Build a community of passionate users around your product that believe in your mission. Think about which customers will become passionate advocates for your product and not only come back to it regularly but also bring their friends with them. This will involve winning with the heart, not just with the wallet.
8. Gather qualitative research
Talk to the early adopters of your product or your tribe and find out how the product performed in the first release. Use user surveys with open-ended questions that allow users to truly express how the product made them feel. This is valuable data to use as you go forward in the iteration process.
9. Make it part of the strategy
To align your team with your goals, you need to weave the love facet of the product into every aspect. Hence, all the team members including user experience, sales, marketing, design, and tech, have to be geared towards making something the users will love. It should reflect in every decision that team members take.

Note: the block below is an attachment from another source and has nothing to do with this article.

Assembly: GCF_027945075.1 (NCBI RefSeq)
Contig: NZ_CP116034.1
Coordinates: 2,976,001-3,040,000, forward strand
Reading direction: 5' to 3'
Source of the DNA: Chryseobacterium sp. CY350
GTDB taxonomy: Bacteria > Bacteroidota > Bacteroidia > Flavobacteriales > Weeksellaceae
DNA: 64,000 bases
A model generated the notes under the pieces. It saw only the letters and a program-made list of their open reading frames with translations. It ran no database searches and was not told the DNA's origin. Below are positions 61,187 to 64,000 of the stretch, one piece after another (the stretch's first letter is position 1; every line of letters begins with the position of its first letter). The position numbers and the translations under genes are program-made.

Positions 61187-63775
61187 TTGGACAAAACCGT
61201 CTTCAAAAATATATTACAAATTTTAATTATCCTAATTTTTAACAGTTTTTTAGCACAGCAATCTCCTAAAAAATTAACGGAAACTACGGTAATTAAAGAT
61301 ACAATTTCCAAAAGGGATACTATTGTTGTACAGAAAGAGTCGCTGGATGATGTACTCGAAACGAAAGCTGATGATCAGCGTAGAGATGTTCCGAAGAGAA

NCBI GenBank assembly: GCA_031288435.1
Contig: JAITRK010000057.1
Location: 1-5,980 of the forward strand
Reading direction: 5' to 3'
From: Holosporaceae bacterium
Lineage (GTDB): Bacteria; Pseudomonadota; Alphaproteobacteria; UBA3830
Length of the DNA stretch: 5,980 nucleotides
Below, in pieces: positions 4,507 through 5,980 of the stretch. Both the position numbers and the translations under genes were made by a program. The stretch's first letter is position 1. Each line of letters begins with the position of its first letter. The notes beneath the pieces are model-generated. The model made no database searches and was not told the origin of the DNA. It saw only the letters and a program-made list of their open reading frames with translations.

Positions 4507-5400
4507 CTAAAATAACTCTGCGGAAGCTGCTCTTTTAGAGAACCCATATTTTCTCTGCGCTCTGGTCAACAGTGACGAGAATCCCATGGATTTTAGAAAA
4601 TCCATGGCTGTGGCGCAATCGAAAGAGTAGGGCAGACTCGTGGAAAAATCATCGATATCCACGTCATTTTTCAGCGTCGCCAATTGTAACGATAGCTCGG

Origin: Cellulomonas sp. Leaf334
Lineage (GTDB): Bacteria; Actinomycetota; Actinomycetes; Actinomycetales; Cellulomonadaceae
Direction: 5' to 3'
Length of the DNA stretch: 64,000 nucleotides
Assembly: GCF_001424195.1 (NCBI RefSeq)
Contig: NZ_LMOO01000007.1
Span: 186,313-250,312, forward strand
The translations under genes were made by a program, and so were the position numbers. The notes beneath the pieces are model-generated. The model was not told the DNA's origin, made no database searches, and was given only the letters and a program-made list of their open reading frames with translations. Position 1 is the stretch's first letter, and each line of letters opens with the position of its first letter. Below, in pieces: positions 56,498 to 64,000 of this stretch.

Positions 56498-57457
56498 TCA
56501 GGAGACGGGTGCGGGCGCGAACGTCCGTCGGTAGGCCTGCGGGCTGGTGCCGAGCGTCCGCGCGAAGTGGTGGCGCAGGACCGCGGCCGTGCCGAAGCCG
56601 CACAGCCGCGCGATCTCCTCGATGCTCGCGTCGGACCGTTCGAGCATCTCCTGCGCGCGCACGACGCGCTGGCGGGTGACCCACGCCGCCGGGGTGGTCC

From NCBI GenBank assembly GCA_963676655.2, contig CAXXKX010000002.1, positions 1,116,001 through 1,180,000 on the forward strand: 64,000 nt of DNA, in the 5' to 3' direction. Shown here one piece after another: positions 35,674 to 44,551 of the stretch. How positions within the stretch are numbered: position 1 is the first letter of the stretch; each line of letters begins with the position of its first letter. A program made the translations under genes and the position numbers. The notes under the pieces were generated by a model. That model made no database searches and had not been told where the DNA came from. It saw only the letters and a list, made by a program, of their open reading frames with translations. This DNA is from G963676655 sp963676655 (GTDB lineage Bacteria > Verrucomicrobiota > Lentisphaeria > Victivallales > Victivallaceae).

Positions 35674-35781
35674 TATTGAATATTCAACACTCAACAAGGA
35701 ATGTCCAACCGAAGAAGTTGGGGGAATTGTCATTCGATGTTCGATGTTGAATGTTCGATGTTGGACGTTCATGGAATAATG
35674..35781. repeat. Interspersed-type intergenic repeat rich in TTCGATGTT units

10. Test, iterate, and repeat
The MLP is a valuable learning tool. Learn from the feedback that you gather to iterate the next version of your product. Then repeat the whole process again.
Remember, to build something people really want, it is better to be loveable than to be just viable.
Written by: Manik Arora, Co-Founder, Onething.design
Originally published at https://www.onething.design on March 3, 2021.
The Secret Recipe to Creating an MLP (Minimum Loveable Product) was originally published in Muzli – Design Inspiration on Medium, where people are continuing the conversation by highlighting and responding to this story.